This slip-up probably stemmed from the McCain strategy, shared by Bush, to downplay his pro-life point of view. The message signals to pro-lifers that the candidate is committed to the cause, while pro-choicers walk away convinced that the candidate doesn't intend to do much about that fact. Both men have said that the country isn't ready for a pro-life amendment to the constitution. When asked, each declares his pro-life status and then immediately changes the subject to adoption. Neither will commit to picking a pro-life running mate or only nominating pro-life judges or Supreme Court justices.

"Both McCain and Bush are doing exactly the same thing," NARAL's Michelman says. "They're trying to keep the issue of reproductive freedom and choice from being a prominent issue in their campaigns. So they've been trying to keep their rhetoric soft so they don't frighten away general election, pro-choice, moderate voters."

The difference between Bush and McCain on this hedging is that Bush has gotten away with it.

"We think we've got five pro-life candidates, and then we've got McCain, who's been sending out signals that he'd be no threat to the status quo of legal abortions," says Douglas Johnson of the NRLC.

But isn't that exactly what Bush has been doing, in so many words?

"There are other things," Johnson says. "Whenever [McCain] is asked about it, he says he wants to move beyond the gridlock of abortion policy, and bring two sides together on things they can agree on, like foster care and adoption. The way he expresses it, it's a signal that he won't be a threat to the status quo."

"But Bush says the same thing," I say. "I've heard him! They have the exact same position."

"I know McCain's people suggest there's an equivalence," Johnson says, "but not to our ears. We've said that we think all of the other candidates are pro-life. We do see a distinction."

"Well, how do you feel when pro-life candidates like Gary Bauer and Steve Forbes can't get Bush to commit to appointing pro-life judges or a pro-life running mate?" I ask.

"I'm not going to say anything about other candidates beyond what I've said," Johnson says. "I think what I've said is sufficient." When discussing the fetal tissue research issue, Johnson refuses to
give me the name of any other allies who defected from the cause. It's clear that McCain's the only one he wants to talk
about. Or even name.

Johnson's refusal to say anything negative about anyone other than McCain -- including those he should find just as wishy-washy, like Bush or even Thurmond -- shouldn't come as a surprise, says McCain spokesman Opinksy. The NRLC has long been ardently opposed to McCain's activism on campaign finance reform, which would severely limit its power.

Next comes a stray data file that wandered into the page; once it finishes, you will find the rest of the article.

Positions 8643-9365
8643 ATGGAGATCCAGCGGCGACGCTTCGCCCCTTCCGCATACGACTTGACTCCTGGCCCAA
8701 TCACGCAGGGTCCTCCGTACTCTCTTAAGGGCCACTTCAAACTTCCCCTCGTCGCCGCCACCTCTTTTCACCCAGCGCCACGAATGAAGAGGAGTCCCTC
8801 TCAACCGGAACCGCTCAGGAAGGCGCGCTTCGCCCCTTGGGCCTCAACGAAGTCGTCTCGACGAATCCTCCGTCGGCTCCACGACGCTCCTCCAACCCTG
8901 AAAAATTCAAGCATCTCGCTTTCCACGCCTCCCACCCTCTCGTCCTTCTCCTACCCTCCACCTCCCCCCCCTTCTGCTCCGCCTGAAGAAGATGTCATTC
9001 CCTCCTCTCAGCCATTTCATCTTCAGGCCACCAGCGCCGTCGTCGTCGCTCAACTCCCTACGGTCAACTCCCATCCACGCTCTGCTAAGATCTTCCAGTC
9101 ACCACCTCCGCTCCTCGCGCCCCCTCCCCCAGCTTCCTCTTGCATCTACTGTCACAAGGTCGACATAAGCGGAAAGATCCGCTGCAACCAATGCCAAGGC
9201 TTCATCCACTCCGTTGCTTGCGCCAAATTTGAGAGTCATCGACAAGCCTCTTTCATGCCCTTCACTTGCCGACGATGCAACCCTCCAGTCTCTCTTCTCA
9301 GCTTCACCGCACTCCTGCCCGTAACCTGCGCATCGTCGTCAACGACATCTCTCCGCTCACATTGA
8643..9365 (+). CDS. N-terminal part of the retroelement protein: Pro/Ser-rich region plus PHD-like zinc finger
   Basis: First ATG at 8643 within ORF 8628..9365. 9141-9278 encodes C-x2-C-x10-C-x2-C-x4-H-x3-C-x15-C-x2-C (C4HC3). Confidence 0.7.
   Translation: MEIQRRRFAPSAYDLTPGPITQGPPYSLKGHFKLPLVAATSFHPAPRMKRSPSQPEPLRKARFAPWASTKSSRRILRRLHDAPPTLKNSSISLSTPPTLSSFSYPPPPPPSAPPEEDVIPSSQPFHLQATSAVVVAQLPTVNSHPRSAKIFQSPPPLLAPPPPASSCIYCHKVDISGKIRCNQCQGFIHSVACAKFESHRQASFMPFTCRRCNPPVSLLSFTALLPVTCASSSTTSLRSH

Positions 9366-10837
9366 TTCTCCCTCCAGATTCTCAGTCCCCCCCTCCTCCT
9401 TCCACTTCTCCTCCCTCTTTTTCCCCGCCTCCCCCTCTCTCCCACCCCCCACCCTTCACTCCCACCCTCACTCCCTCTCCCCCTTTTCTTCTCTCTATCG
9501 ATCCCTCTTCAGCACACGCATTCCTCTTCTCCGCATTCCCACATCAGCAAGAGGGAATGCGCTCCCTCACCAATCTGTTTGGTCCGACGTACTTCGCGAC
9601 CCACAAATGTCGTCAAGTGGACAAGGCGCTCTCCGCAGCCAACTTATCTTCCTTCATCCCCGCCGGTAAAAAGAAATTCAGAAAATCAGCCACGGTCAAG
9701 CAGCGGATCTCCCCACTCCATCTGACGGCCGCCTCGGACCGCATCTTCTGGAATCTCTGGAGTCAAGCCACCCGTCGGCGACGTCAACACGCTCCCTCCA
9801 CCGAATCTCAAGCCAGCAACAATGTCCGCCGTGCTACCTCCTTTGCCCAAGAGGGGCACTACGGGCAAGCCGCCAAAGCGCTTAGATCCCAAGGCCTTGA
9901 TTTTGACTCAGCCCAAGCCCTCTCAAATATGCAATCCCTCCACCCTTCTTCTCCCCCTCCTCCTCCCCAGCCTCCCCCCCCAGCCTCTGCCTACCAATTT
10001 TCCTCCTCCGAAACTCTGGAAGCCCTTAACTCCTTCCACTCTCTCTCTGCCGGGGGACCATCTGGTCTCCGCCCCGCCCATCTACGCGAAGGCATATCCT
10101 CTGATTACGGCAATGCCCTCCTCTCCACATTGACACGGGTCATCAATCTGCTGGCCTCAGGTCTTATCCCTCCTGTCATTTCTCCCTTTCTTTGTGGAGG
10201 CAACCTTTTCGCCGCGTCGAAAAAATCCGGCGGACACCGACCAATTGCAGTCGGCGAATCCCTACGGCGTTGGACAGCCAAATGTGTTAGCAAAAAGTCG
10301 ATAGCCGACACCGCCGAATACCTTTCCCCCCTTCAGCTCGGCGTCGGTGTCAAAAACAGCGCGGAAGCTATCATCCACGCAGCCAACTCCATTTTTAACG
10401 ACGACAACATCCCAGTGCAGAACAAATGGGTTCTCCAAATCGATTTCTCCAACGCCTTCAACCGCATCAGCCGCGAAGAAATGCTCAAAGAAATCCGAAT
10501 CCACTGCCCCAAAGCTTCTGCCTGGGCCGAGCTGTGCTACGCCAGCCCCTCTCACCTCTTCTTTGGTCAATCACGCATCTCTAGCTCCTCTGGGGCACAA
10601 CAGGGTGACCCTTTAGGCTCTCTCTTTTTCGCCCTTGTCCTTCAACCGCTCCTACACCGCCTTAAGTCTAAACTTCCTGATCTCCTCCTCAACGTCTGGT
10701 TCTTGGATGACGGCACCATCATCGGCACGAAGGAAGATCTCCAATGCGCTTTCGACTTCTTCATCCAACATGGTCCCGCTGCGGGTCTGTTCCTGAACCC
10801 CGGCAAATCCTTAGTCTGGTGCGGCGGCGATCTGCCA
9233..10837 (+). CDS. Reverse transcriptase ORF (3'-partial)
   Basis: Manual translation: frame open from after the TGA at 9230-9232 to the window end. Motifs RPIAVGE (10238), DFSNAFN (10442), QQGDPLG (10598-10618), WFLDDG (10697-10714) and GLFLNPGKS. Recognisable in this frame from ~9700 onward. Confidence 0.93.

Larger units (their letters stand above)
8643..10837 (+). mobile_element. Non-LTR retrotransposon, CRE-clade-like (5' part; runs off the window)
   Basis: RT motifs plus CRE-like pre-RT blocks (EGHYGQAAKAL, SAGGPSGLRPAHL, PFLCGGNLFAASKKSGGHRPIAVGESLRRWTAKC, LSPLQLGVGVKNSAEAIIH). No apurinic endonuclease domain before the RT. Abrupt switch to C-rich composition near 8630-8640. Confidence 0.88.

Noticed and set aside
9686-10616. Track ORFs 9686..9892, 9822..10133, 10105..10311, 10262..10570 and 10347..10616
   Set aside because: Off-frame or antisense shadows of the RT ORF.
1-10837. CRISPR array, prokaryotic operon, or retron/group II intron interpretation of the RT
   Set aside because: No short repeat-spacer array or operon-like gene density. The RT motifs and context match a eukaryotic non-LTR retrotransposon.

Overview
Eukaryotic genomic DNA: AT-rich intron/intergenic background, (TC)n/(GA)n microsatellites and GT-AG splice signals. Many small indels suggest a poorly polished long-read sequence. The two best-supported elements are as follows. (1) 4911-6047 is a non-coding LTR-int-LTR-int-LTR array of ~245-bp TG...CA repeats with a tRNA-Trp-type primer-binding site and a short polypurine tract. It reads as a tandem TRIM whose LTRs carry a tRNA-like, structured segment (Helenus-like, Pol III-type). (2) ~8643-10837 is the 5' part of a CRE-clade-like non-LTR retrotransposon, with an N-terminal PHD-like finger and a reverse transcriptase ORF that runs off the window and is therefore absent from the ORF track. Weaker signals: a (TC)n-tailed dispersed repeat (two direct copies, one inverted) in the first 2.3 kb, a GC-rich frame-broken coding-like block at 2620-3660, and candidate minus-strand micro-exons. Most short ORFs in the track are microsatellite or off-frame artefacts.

These attacks have "nothing to do with abortion," Opinksy says. "It's an attempt by various special interests to try to smear Sen. McCain's reputation and his outstanding commitment to the life issue. A new poll out today shows that McCain beats Gore by a larger margin than Bush does -- so John McCain is the best chance that the pro-life cause has in electing a president next year. But these groups see John McCain not as threat to their cause -- but as a threat to their business."

But Johnson pointed out that NARAL, public enemy No. 1 for abortion rights opponents, has blasted Bush while remaining silent on McCain. That, he said, should be evidence enough of Bush's strong abortion rights record, and an indication of McCain's softness, regardless of what the media says. "Our criteria is not always the same as those which concern the press," Johnson says. "Gov. Bush has been a very pro life governor." Johnson points out that NARAL has been denouncing Bush in ads, and suggests that the pro-choice group's silence on McCain says it all.

"They [NARAL] ran ads again Bush, they ran one ad each against Elizabeth Dole and Steve Forbes, but there has not been a word against McCain."

But NARAL's Michelman says that Johnson's "got his facts a bit wrong."

NARAL hasn't run ads against Forbes, she says, and it only ran its ad against Dole in March "when she was considered a very serious potential candidate. We have concentrated our paid advertising on George W. Bush's views ... because he is the front-runner. But certainly in all of our work with journalists and in public education we've been very aggressive about getting John McCain's anti-choice record out ... If John McCain begins to really take off and is a serious contender for nomination we will do what it takes to make sure people know that he is a serious threat to women's legal abortion and choice."

By Jake Tapper

Jake Tapper is the senior White House correspondent for ABC News.

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Abortion George W. Bush John Mccain R-ariz.